Essentially following the procedures of Examples 1-3 the oxidation of benzene was repeated except that a portion of the nitrogen was replaced with ethane to provide a reaction mixture containing 55 mol % ethane as a feed component to increase heat capacity of the reaction mixture to 11.0 cal/mol deg. Reference to the reaction parameters reported in the table shows that the use of ethane as a diluent provides a slight advantage in selectivity for phenol at higher temperatures as compared to the use of nitrogen as a diluent.
Essentially following the procedures of Examples 4-6 the oxidation of benzene was repeated except that the ethane was replaced with excess benzene. Reference to the reaction parameters reported in the table shows that the use of excess benzene (that is, a molar deficiency of nitrous oxide) provides a surprising advantage with unexpectedly higher selectivity for phenol, at higher concentration in the product gas, at higher conversion of nitrous oxide and higher catalyst productivity.
Essentially following the procedures of Examples 1-3, the oxidation of benzene was repeated except that all of the diluent nitrogen was replaced with excess benzene and the amount of nitrous oxide reduced to provide a reaction mixture with a molar ratio of benzene to nitrous oxide of 9:1 and a heat capacity of 18.9 cal/mol deg. Reference to the reaction parameters reported in the table shows that higher levels of excess benzene provide surprisingly greater advantage, including conditions allowing 100% selectivity of phenol and 100% conversion of nitrous oxide which eliminates any need for nitrous oxide removal/recycle from the product gas.
Essentially following the procedures of Examples 10-12, the oxidation was repeated at a lower reaction mixture flow of 6 l/hr. Reference to the reaction parameters reported in the table shows that adjusting reaction mixture flow rate with excess benzene can advantageously effect reaction. performance.
__________________________________________________________________________Composition of the Gas Temperaturereaction mixture Cp Flow (c) S C XEx. C6 H5 N2 O N2 (a) (b) T ΔT % % % P__________________________________________________________________________1 4.1 20.5 75 7.9 12.0 300 8 95 0.6 7 0.052 4.1 20.5 75 7.9 12.0 350 30 89 1.0 19 0.083 4.1 20.5 75 7.9 12.0 400 50 81 1.05 31 0.094 4.0 21 20e 11.0 12.0 300 5 95 0.6 7 0.055 4.0 21 20e 11.0 12.0 350 21 92 0.95 14 0.086 4.0 21 20e 11.0 12.0 400 28 85 1.05 25 0.097 61 20 19 15.2 12.0 300 5 100 1.8 11 0.158 61 20 19 15.2 12.0 350 27 97 4.1 37 0.359 61 20 19 15.2 12.0 400 35 95 5.5 60 0.4610 90 10 0 18.9 9.0 350 18 100 4.5 58 0.2811 90 10 0 18.9 9.0 400 23 98 5.3 93 0.3312 90 10 0 18.9 9.0 430 27 97 5.4 100 0.3913 90 10 0 18.9 6.0 350 12 100 5.0 70 0.2114 90 10 0 18.9 6.0 400 15 98 5.4 96 0.2215 90 10 0 18.9 6.0 430 16 98 5.5 100 0.23__________________________________________________________________________ a: heat capacity (cal/mol deg) b: gas flow rate (liters/hour) c: temperature (°C.) d: productivity (g phenol per g catalyst per hour) e: diluent gases: 20% nitrogen and 55% of ethane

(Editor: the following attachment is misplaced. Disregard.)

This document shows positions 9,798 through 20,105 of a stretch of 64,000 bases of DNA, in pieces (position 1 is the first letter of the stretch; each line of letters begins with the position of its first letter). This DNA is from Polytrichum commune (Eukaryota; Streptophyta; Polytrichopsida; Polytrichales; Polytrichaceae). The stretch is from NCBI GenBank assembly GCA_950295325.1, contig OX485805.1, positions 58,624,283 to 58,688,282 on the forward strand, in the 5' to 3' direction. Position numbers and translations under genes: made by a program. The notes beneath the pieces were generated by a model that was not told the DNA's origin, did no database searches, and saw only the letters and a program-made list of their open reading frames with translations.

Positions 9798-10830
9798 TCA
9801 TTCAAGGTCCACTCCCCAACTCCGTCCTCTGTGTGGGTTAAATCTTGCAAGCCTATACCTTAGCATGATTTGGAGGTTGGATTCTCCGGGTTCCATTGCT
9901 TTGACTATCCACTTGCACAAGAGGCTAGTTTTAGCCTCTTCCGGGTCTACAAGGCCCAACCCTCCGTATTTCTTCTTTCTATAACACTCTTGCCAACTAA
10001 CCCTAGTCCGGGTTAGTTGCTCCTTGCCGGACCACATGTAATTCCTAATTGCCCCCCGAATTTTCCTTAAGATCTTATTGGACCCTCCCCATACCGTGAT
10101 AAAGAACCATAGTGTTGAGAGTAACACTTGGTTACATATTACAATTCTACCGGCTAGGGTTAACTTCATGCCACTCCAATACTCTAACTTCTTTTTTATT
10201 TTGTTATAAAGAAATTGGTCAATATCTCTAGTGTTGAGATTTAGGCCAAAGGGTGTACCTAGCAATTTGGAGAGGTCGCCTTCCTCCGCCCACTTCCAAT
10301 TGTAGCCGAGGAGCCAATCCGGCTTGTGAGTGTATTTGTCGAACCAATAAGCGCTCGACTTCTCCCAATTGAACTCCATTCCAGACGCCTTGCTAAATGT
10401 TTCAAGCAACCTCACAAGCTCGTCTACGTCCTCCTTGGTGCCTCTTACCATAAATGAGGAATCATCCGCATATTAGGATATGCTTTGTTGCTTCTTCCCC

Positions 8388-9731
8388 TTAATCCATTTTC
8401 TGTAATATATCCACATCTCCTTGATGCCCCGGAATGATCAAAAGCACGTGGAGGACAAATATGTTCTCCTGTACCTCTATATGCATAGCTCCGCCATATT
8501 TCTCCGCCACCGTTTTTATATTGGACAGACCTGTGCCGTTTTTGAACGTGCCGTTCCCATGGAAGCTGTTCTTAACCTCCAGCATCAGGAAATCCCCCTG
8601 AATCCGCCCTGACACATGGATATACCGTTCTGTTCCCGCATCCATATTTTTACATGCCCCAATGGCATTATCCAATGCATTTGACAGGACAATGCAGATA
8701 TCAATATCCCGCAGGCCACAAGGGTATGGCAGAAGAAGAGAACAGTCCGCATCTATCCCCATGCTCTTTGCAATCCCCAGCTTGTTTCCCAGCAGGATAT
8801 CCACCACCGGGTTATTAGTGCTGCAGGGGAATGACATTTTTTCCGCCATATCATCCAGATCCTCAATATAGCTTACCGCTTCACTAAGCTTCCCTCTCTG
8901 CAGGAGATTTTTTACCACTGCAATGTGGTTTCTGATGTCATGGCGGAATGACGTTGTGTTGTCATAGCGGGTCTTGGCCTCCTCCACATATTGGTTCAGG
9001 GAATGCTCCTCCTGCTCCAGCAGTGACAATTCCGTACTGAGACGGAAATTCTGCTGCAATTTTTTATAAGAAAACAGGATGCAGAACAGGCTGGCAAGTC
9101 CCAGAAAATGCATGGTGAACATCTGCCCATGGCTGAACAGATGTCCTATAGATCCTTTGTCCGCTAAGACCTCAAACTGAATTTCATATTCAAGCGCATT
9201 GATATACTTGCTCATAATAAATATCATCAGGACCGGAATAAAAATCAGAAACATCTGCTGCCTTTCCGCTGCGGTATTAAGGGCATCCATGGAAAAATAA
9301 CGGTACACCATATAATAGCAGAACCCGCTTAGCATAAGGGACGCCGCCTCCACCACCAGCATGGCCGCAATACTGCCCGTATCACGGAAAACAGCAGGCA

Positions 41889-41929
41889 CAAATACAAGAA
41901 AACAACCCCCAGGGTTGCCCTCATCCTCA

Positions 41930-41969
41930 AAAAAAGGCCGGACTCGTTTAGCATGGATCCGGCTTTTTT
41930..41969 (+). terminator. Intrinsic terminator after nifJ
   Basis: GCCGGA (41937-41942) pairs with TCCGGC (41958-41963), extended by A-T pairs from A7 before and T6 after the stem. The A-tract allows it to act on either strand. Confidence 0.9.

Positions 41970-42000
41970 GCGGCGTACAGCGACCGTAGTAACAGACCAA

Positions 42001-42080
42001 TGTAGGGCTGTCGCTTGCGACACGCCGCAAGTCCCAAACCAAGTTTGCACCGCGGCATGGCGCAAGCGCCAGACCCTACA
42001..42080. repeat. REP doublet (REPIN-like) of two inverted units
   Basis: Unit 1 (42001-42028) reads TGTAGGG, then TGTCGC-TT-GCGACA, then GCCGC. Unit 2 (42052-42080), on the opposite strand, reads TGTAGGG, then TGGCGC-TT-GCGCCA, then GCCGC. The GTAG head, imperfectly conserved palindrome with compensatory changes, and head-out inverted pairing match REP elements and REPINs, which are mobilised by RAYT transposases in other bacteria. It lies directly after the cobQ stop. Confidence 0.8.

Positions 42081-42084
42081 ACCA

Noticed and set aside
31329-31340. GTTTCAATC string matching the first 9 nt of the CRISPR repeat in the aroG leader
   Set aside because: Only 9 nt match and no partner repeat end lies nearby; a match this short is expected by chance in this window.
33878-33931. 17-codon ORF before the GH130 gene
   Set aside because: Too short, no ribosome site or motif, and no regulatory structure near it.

While specific embodiments have been described herein, it should be apparent to those skilled in the art that various modifications thereof can be made without departing from the true spirit and scope of the invention. Accordingly, it is intended that the following claims cover all such modifications within the full inventive concept.